A funny thing happened on the way to Christmas Dinner…
I fell off the Keto Wagon for a little while and gained 2 pounds. Not bad, really, for the holiday feasting.
Along the way, I tried some Rolled Rye and Rolled Barley. I’ve come to like the Rolled Barley rather a lot, and the Rolled Rye is a much milder flavour than I’d expected. A bit course texture in that the surface of the gains is rough, but not bad.
So I’ve been cooking it in the Thermos. Heat for about 2 minutes at the simmer, pour it into the thermos, come back in 10 to 15 minutes. Nice. Dump it in a bowl, pat of butter and maybe a bit of sugar & milk.
The Barley is a very filling meal all by itself, even for just 1/3 cup dry. With 2/3 cups water, you end up at about a cup, all told, and with the added butter the calories are quite satisfying.
So that sent me off looking at various grains. On my “someday” list is to grow some grain and see what I think of the whole process. Well, as far as I knew, barley came in ONE kind. The vaguely slightly beige stuff in the grocery store. Well, no.
Turns out there’s a lot of different kinds. 2 row and 6 row. Spring and Winter. Tight hulls or “hulless” that really means lose hulls that fall off when harvested. Then various colours including black and purple. After a lot of digging around, I’ve decided to get a hulless purple type grown on the West Coast (so likely suited to my climate). It will likely end up being trialed long after I’m in Florida, though…
Several other places claim to sell purple barley, but show brown or reddish images. So no real idea if their products are really purple. I have a “thing” for purple plants. Just like the look of them, even if most of them end up grey after cooking as the anthocyanins breakdown.
Barley, Purple Valley (Organic)
Great in soups, whole grain salads, or try as a substitute for arborio rice in risotto. Purple Valley barley is hulless, meaning that the hull falls off naturally during harvest ensuring the bran and germ remain. The result is edible, whole grain barley. We recommend lightly toasting barley in a dry pan until it begins to pop or smell like toast. Then cook just like brown rice. You end up with a fairly firm texture with a delightful rich nutty flavor. This variety is 6 row, and is less prone to lodging than Tibetan and other purple hulless barleys, which it may have been selected from. Best sown in spring. After many years of selection here in the Willamette Valley, this variety was evaluated by Pat Hayes, barley breeder at Oregon State University. He suggested changing the name to Purple Valley to differentiate it from Purple Prairie and other purple barley varieties. Aka, Purple Hulless Improved.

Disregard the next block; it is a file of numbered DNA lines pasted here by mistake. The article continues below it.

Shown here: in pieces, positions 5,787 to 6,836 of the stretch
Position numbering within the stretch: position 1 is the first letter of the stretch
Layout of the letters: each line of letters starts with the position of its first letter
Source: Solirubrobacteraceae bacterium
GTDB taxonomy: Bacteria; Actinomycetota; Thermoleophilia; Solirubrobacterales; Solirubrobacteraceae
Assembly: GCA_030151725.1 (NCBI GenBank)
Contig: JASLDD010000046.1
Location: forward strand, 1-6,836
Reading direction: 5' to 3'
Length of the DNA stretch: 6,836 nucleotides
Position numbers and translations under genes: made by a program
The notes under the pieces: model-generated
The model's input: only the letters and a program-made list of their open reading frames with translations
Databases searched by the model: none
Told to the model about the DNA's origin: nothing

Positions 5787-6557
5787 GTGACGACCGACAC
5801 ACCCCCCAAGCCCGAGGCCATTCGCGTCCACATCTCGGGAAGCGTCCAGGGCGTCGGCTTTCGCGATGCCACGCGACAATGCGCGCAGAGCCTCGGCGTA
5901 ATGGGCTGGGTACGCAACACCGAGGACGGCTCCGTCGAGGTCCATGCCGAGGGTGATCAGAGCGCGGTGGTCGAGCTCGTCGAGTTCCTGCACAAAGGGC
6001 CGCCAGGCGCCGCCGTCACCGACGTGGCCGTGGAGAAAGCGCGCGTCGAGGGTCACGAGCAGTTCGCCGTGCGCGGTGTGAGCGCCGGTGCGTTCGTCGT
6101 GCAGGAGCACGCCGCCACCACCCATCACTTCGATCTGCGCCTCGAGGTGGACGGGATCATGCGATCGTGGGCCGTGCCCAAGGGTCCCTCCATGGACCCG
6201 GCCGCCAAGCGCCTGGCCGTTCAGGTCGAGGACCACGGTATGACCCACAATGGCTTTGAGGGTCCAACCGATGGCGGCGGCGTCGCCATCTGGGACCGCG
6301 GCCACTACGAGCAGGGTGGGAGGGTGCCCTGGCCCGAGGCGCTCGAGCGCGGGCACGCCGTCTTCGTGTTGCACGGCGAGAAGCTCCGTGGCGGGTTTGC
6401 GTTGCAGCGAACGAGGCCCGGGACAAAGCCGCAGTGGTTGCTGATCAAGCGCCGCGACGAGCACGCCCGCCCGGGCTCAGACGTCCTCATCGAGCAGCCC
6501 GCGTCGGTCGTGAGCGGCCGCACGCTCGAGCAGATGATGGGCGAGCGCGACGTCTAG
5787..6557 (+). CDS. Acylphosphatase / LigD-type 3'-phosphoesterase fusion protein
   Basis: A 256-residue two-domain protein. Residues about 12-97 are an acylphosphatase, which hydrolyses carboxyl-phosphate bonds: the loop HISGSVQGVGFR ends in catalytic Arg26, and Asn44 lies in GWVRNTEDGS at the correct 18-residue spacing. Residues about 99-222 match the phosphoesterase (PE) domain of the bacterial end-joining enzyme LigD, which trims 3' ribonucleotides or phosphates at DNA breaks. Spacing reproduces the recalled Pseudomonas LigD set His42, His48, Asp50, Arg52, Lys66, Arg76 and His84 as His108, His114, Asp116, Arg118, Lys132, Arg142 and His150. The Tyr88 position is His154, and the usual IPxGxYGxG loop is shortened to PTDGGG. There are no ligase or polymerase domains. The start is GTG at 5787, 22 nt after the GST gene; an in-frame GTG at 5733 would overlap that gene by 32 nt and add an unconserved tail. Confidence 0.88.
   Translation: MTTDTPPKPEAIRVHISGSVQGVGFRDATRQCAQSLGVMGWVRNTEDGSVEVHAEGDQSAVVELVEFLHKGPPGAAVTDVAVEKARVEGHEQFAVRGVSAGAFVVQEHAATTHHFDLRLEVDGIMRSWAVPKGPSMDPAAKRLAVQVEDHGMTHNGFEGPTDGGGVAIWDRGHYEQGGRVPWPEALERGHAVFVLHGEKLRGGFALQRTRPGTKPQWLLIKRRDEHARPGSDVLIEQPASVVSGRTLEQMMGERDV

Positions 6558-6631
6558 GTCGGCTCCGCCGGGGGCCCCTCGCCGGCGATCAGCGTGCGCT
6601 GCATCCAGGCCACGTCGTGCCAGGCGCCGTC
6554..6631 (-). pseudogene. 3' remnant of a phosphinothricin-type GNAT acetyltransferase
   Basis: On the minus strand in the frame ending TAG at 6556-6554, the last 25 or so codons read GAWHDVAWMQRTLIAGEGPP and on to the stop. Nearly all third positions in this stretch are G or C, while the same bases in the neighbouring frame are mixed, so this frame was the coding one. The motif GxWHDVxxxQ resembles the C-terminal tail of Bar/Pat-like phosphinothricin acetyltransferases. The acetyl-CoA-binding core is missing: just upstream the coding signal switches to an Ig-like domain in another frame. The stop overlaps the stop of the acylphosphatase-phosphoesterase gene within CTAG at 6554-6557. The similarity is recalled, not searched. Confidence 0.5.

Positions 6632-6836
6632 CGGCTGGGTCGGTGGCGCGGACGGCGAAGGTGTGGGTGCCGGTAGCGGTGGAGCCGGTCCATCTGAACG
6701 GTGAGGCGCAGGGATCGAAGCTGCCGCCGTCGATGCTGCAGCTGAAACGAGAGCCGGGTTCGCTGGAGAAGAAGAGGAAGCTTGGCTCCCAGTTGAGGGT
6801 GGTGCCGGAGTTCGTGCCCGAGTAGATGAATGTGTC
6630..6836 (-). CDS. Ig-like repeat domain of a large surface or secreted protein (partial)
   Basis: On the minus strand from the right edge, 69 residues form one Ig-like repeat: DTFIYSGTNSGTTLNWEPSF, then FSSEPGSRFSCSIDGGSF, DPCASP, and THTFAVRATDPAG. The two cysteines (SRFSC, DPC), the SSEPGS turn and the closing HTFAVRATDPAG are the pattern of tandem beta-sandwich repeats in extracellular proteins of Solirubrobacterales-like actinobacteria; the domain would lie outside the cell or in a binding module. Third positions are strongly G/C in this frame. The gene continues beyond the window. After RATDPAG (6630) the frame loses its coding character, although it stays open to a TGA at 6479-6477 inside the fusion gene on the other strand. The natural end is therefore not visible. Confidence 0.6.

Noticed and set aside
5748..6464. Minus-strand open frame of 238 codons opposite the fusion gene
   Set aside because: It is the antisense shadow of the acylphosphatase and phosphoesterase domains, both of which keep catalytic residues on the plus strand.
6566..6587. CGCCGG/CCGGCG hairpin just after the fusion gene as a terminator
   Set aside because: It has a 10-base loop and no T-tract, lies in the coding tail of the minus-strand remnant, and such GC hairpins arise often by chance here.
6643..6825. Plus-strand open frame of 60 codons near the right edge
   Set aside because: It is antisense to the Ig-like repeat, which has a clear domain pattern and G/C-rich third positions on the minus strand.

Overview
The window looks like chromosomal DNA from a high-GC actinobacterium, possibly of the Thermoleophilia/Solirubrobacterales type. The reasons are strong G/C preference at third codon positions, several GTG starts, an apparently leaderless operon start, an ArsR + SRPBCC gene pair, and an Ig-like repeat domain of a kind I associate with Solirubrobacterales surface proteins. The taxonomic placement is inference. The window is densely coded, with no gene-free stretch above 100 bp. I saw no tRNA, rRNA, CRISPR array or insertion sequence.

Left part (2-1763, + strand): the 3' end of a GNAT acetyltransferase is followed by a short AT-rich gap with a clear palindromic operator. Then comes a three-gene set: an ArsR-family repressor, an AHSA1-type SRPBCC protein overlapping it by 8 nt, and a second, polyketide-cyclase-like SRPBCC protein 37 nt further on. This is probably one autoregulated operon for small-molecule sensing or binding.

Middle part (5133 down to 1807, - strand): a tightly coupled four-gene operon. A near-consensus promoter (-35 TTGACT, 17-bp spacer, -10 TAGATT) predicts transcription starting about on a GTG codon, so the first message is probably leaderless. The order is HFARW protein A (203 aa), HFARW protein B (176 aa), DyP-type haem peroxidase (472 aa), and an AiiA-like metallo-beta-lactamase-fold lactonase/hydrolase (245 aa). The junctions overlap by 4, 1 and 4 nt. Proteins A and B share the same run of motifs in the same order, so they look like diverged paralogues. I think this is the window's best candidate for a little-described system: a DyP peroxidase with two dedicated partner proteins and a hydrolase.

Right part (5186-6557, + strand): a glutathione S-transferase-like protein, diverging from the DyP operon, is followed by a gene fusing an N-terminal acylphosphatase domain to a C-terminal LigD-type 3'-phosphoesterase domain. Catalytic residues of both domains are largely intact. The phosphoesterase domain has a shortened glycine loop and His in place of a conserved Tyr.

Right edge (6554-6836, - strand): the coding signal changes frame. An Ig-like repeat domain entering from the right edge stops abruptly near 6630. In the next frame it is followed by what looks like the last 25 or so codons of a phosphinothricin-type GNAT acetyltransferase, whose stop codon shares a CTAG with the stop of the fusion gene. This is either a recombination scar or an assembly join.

Seed produced by Lonesome Whistle Farm in Junction City, Oregon.
I want hulless so I don’t need to grind off the hulls. A spring variety is likely to work best in warmer climates. The 6 row will yield well and IIRC the 2 row is more often used for fermenting anyway.
1 oz ≈ 700 seeds ($3.50) 4 oz ($5.50) 1 lb ($8.00) 5 lbs ($35.00)
I’m most likely to order the 1 lb lot of it.
Shiloh Farms has a purple barley too but the picture looks brown (despite the package clearly stating purple) and it is $7 / pound.